The World Cup took center stage this month as 32 teams squared off for world soccer supremacy. With the summer league break for Colorado youth soccer, many are taking this time to watch the world’s best compete. With soccer games on television every day for the next month there is an opportunity to enjoy the drama and learn from some of the best players the world has ever seen.
Many pundits and commentators will weigh in on what they think is causing teams to succeed or fail but what are they watching to decide if a player did well or played poorly? With every game having a minimum of 22 players on the field and only a few scoring goals, how do you know what to watch?
For this reason, Rapids Youth Soccer will be releasing a series of blogs profiling how to watch team formations, tactics, and team communication. These topics are instrumental to the success or defeat of teams in the tournament. While it is fun to watch Messi and Ronaldo as individuals, the team’s creation of space, support, and service of these players can be just as crucial for the team’s success. Lukaku needs quality passes to be able to score just as Iniesta needs Diego Costa to move into open space quickly. The relationship between players across the whole field is symbiotic. Seeing that each team needs balance in its composition is the beginning of understanding how important it is to work as a team. If real soccer was like playing FIFA, Argentina would be in a very different position at this stage in the competition. Why are they failing if they have so many well-known and talented players? What could they do to get better results? To further explain this we have put together a short list of different things to watch for during games outside of who currently has possession of the ball.
- How many touches are players taking to move the ball?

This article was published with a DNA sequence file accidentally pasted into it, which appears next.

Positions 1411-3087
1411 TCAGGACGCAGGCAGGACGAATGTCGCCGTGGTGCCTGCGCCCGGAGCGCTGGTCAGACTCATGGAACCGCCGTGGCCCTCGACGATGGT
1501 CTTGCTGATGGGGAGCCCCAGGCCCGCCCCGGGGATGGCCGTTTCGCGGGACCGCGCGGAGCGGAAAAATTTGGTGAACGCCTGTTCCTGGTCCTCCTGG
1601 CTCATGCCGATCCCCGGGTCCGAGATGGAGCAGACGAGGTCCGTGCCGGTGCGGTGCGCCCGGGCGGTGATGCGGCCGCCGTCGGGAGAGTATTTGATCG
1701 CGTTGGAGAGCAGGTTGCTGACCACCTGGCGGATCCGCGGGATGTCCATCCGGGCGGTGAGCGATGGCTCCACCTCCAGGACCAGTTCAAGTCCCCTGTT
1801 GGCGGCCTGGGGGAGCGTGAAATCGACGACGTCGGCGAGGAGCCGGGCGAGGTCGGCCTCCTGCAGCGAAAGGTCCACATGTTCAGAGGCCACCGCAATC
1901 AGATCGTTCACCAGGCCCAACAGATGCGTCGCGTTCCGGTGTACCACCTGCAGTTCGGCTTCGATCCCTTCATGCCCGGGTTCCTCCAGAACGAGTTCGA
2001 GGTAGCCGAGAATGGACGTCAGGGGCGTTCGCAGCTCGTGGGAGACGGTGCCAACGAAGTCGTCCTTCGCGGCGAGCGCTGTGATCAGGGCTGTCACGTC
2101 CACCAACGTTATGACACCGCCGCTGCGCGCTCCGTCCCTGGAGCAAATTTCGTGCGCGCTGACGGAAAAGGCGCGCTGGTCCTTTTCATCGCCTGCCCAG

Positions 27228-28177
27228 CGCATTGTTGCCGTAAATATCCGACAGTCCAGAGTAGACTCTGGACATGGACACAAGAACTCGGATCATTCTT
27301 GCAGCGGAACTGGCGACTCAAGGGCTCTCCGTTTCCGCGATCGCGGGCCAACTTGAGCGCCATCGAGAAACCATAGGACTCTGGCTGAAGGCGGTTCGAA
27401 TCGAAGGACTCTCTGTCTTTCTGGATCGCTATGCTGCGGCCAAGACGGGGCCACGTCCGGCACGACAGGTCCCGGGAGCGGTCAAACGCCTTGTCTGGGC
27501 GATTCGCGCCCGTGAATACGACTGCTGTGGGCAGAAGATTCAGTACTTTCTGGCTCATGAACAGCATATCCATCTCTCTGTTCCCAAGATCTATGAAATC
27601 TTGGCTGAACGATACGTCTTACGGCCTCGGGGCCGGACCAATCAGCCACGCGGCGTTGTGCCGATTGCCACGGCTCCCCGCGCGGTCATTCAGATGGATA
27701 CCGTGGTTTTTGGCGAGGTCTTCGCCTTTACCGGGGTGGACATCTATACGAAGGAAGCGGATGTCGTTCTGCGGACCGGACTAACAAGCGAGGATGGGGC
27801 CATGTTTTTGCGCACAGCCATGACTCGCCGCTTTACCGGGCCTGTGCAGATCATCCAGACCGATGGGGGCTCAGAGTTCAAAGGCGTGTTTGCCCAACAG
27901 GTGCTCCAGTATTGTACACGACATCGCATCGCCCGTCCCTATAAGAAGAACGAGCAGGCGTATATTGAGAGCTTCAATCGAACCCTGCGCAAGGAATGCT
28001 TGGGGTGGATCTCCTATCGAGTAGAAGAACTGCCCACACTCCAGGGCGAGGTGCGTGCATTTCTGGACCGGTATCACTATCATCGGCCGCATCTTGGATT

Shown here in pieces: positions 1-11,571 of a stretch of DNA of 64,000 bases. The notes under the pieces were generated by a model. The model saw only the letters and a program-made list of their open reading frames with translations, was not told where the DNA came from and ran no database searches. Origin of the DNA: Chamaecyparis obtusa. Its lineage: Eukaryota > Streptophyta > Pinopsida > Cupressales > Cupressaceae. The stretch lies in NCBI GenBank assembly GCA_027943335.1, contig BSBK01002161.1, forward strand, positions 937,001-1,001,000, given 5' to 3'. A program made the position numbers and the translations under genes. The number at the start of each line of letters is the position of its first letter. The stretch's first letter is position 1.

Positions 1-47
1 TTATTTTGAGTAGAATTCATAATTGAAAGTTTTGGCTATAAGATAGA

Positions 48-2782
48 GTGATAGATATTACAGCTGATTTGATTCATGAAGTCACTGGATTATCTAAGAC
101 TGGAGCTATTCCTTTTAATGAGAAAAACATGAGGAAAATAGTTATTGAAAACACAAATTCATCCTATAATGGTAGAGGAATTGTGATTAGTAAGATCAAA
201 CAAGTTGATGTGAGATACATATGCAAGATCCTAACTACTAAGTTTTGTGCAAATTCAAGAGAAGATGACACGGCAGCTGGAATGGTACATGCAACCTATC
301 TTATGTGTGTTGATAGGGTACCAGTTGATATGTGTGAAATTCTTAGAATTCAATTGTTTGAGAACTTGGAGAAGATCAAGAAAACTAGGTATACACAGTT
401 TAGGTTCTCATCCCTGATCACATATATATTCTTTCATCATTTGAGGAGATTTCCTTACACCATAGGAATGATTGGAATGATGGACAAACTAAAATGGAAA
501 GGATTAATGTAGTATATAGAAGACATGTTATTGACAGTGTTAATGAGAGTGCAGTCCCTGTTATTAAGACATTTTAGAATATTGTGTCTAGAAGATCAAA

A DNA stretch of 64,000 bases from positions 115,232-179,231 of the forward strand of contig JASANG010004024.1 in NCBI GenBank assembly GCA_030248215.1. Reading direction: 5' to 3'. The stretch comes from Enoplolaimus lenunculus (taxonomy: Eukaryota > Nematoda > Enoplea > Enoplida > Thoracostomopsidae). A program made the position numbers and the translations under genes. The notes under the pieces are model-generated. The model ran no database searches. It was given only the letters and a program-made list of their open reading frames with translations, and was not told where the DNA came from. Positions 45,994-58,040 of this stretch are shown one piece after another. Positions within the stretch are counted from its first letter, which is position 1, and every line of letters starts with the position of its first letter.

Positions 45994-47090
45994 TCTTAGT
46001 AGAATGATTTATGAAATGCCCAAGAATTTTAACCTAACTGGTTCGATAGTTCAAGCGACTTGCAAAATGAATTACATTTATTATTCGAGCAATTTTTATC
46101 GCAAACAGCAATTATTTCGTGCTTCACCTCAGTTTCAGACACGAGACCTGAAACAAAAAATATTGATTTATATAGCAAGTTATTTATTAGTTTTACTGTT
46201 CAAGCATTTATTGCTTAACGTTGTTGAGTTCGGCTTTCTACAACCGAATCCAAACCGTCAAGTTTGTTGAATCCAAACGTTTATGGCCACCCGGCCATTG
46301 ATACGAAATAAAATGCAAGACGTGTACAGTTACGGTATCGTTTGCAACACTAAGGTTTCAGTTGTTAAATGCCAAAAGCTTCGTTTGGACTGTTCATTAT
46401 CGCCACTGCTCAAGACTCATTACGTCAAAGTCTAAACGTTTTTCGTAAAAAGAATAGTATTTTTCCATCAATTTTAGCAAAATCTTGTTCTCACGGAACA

- When a team is in a crossing position, how do players create space for themselves?
- When are players deciding to check to the ball?
- When are players stretching the field (Getting wide) for their teammates to have more space?
- Are the outside backs joining the attack?
- Is the attacking team playing passes forward to split defenders or are they deciding to play around the outsides?
- What areas are players dribbling in?
- What areas are players passing the ball quickly to keep possession?
- How are players using the out-of-bounds lines to their benefit? (Example: Clearing the ball off of an opposing player when stuck in a corner)
- When a team loses the ball, are they immediately pressuring the other team or are they dropping back?
- How does the team counter-attacking support the player carrying the ball?
- Is the player responsible for losing the ball working hard to get back and help his teammates?
- If a team is waiting to counter attack, how is their opponent responding? (Dropping their defensive line to kill the space in behind or stepping immediately to the ball)
- How are defenders using their body to win or keep the ball?
- Where are the defenders starting to press the ball? (Midfield? Deep? High in the other team’s half?)
- When players are closing down the ball, where are they showing the attacking player? (Wide or Middle)
- Is the defending team allowing for players to turn with the ball?
- Is the 2nd closest defender to the ball providing support to the 1st defender in case he gets beat?
- Is the formation balanced or is the backside wide open for an attacking player?
Now that you’re thinking like a coach, you’ll see where teams are making decisions. This allows you to see where teams are struggling and thriving before a commentator has a chance to say a word. Having these skills aren’t just helpful to coaches but are also helpful to players. Being able to recognize and diagnose a problem with a team’s formation or tactics is exactly the type of knowledge that can turn a game’s momentum. Be sure to stay tuned for our next installment of “What To Watch For” before the knockout stage.
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